The role of legal counsel in achieving business success Featured

9:01pm EDT May 31, 2011
The role of legal counsel in achieving business success

As many industries experience increased regulation and undergo fundamental changes in a difficult economic climate, companies require lawyers with a niche in key areas of service, such as health care, real estate, regulations, mergers and acquisitions, etc.

Even with specialized expertise, constant changes in a volatile economy can lead to many sleepless nights for those responsible for the legal affairs of large companies. This is especially true in health care.

“We are seeing major consolidation in the health care industry at all levels, which requires a lot of careful legal work,” says James deGlee, senior managing counsel for the Florida Region of Tenet Healthcare Corporation. “We need to be proactive and provide our clients with concise guidance on new developments in payment systems and regulatory areas, and at the same time provide the day-to-day legal services required for our facilities from an operational perspective.”

Smart Business spoke with deGlee about how having the right expertise to competently and expertly address legal issues can influence business success.

What is the role of legal counsel in achieving business success?

In the landscape of today’s competitive marketplace, it’s becoming critical to integrate legal expertise within all constituencies of an organization. It’s impossible to put legal function in a silo and expect business success. Progressive companies are closely integrating legal strategy into business operations to open communication, join forces with shared goals and work proactively to maintain a competitive advantage. This is especially true in health care, where the legal test is often whether a proposed transaction is ‘commercially reasonable’ or a payment is ‘consistent with fair market value.’ You simply cannot provide good legal advice without understanding the business details.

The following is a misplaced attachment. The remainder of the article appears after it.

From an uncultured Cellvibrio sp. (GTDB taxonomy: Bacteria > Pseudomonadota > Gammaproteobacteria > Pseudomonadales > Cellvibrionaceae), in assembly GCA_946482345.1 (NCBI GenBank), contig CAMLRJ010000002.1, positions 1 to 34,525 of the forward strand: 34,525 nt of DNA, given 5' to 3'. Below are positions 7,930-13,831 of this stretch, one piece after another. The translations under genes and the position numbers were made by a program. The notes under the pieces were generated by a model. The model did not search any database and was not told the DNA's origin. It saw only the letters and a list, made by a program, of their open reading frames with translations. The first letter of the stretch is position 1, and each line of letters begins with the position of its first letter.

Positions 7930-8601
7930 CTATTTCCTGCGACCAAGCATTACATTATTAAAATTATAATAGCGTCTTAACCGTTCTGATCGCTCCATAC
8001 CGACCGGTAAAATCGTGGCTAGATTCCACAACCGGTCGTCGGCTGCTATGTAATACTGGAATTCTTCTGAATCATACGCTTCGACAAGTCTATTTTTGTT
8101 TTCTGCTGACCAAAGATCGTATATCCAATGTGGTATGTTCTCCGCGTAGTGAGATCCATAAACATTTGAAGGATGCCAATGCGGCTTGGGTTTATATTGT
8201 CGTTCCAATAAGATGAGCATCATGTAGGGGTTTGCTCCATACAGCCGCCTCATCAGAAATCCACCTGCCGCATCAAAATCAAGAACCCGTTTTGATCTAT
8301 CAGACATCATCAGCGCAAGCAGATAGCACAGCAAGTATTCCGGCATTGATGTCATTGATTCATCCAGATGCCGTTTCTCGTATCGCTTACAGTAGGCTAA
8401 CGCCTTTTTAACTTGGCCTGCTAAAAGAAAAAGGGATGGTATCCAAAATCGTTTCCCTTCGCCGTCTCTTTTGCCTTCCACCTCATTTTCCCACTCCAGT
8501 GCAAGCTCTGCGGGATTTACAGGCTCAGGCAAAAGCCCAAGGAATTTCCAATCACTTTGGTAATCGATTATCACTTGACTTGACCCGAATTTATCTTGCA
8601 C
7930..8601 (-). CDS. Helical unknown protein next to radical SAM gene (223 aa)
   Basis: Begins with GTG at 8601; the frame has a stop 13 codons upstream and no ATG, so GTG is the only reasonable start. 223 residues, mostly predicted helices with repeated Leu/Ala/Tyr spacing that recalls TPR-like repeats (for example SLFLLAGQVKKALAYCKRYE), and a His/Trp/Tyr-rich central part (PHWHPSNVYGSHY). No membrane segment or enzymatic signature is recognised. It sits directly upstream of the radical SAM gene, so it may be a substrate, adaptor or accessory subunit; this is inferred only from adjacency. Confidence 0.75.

Even though we are an in-house legal department for the Tenet Florida region, we consider our 10 hospitals and their administrators our ‘clients’ and we treat them that way. It’s our responsibility to bridge Tenet’s overall goals with each individual hospital’s goals, and that can be a challenge. We must listen to both our corporate leadership and hospital clients to find legal and compliant ways to strategically accomplish positive business outcomes. As legal advisers, we can influence the organization’s success by developing our legal strategy around supporting the best, most efficient ways to operate hospitals and deliver quality care to the community.

How do you influence your organization’s ability to achieve its strategic goals?

Tenet has adopted a corporate culture of compliance, which has influenced our legal strategy. First, the ‘legal’ hurdle is generally a low barrier and should not be the standard to gauge acceptable behavior. The first question shouldn’t be ‘Is this legal?’ Rather, the organization should ask: ‘Is this ethical business conduct in the best interest of our patients and consistent with company values?’ Just because something may be legal, it might not be the best or right thing to do. We also refrain from ‘risk of enforcement’ analysis or advice. For example, if the speed limit is 55, lawyers shouldn’t engage in discussions about whether their clients risk a ticket if they go 60 or 65.